After a quick run-through with the controls, and after I assured the Caterpillar rep that I wouldn't attempt to rearrange the demonstration area, I set the speed and pushed the forward switch. The D7E started moving slowly, and the rep flagged me. Oh yeah, I forgot to raise the engine speed so the diesel could generate enough electricity to get the thing moving. OK, turn up the engine speed with a dial, set the engine speed with a roller switch, then press the forward switch. The D7E easily got underway. The cab is pretty high tech, with a rearview monitor and an electrically powered air conditioning unit to fend off the Central Valley heat. Steering the beast amounted to pulling or pushing a big lever on the left side of the driver seat.
Given the size of the D7E and the ground I was covering, it wasn't exactly a smooth experience, but it would be a lot rougher and noisier in a pure diesel tractor. In fact, Caterpillar claims 50 percent less noise in the cab. More impressive was the fact that I, a real novice, could drive it after just a couple minutes of instruction.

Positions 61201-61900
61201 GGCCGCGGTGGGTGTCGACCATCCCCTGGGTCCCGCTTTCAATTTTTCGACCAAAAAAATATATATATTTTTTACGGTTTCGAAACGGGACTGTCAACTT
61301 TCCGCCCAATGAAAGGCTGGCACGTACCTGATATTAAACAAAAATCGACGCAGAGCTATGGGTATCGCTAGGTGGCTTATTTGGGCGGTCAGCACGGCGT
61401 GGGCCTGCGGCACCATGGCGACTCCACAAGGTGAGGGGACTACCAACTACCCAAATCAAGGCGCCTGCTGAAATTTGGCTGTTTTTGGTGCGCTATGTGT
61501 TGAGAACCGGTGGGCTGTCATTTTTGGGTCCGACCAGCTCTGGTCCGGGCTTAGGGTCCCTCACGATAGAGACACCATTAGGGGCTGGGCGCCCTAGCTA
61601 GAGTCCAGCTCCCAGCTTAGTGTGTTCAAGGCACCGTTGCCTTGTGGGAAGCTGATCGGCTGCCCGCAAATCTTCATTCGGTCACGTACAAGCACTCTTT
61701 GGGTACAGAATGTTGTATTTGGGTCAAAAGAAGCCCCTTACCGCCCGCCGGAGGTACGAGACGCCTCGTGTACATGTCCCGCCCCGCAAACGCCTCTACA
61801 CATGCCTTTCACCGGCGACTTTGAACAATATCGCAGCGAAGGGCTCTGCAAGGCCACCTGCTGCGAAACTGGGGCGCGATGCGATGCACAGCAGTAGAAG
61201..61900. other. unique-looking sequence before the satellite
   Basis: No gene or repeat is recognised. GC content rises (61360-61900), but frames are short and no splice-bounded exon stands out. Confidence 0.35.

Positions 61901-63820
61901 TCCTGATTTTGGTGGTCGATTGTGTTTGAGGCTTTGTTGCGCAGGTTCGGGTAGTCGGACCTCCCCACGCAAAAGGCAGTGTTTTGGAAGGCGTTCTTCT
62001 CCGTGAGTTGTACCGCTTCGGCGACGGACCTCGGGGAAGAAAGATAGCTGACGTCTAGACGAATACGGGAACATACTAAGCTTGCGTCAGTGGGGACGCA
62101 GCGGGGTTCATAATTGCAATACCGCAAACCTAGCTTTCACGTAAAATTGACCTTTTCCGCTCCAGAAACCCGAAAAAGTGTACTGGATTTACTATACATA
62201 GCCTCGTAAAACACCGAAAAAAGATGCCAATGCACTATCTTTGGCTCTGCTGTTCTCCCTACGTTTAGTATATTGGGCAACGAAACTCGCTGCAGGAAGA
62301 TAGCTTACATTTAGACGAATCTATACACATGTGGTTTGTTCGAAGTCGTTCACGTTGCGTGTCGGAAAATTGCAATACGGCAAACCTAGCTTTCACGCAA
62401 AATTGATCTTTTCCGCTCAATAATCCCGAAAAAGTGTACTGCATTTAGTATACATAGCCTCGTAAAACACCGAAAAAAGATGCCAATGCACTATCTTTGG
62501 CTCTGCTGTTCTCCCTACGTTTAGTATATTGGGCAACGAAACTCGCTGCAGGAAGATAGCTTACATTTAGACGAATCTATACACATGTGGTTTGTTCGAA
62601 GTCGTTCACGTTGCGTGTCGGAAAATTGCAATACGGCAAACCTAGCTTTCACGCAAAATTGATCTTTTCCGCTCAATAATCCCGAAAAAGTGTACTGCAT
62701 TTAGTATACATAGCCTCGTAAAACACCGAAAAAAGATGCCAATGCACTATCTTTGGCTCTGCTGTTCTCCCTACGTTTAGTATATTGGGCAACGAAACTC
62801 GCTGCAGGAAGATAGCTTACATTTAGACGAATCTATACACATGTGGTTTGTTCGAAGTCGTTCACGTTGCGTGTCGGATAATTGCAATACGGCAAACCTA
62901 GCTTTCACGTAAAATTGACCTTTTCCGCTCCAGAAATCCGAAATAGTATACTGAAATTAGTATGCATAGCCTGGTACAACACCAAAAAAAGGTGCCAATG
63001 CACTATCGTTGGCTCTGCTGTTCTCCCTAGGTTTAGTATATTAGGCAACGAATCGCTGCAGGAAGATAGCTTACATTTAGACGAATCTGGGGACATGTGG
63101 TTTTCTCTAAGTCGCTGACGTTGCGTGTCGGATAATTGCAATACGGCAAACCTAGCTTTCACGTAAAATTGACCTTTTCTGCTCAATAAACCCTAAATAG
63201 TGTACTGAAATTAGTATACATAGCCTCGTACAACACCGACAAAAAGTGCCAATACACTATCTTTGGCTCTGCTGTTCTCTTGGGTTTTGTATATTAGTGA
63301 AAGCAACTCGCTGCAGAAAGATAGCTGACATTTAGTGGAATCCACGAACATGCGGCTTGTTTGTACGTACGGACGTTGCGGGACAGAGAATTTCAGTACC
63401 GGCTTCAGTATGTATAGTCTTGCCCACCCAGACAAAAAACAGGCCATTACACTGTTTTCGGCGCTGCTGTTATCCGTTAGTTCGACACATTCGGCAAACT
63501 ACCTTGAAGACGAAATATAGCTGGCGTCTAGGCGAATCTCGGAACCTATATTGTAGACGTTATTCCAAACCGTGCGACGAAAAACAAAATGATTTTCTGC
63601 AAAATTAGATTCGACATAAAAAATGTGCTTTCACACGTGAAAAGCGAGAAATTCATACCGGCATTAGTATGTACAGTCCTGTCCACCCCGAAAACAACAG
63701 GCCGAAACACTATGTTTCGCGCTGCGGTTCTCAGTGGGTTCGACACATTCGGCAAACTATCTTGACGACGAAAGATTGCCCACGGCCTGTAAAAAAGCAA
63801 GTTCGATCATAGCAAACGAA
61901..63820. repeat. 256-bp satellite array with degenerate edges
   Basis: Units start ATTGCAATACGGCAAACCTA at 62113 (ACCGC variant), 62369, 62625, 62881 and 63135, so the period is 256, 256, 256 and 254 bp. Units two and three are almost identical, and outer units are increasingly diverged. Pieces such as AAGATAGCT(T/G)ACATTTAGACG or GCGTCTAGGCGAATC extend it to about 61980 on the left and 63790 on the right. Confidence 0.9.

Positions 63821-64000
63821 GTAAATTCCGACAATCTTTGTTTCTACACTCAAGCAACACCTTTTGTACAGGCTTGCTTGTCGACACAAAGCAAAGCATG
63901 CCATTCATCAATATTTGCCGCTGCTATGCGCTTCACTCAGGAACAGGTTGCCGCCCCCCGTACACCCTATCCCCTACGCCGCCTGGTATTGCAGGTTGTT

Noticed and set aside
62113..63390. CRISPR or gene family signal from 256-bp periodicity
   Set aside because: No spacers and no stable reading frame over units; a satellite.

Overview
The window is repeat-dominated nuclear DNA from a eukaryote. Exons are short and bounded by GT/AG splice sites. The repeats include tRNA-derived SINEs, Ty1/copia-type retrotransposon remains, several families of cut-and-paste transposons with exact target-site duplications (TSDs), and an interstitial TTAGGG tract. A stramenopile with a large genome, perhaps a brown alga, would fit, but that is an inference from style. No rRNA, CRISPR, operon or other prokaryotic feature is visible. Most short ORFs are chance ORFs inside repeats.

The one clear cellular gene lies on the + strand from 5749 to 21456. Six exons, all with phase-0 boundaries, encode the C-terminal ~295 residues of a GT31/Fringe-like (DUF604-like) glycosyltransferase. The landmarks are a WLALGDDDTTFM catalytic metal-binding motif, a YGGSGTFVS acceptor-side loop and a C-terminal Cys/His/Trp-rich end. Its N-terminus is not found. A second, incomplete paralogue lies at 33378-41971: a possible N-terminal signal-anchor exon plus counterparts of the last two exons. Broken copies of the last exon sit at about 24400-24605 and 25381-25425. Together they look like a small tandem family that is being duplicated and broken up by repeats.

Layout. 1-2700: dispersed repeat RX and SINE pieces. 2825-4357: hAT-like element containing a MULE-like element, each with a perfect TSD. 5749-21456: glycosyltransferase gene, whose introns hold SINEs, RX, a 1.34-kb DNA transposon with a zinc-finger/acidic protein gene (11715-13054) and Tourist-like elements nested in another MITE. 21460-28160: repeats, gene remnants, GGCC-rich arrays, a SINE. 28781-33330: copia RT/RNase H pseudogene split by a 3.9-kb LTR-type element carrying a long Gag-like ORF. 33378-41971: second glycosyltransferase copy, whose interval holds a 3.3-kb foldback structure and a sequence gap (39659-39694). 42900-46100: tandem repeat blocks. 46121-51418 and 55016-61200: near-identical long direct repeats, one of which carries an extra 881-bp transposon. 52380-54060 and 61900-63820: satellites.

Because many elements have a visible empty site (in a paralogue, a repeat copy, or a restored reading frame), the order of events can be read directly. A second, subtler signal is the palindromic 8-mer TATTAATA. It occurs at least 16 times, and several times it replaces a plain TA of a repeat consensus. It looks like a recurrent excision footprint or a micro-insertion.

Some people might figure that the extra complexity of a hybrid system would be a problem for heavy equipment like the D7E, but they would be wrong. The fact that the engine runs at a steady speed means less stress, and Caterpillar engineered it without belts, the parts that wear the quickest. The cables from generator to motors are all armored, and use military grade connectors. The electric drive itself has fewer moving parts than a conventional gearbox.
Then, of course, there are the environmental gains. The D7E's greater fuel economy means lessened greenhouse gas emissions. It meets the EPA's Tier 3 standard regulating nitrogen oxide, hydrocarbons, and particulate matter for nonroad diesel equipment. Caterpillar is also working toward future Tier 4 regulations, taking effect in 2010.
Caterpillar begins production of the D7E this October, and will offer it as a replacement for its existing D7R diesel dozer in the United States and Europe.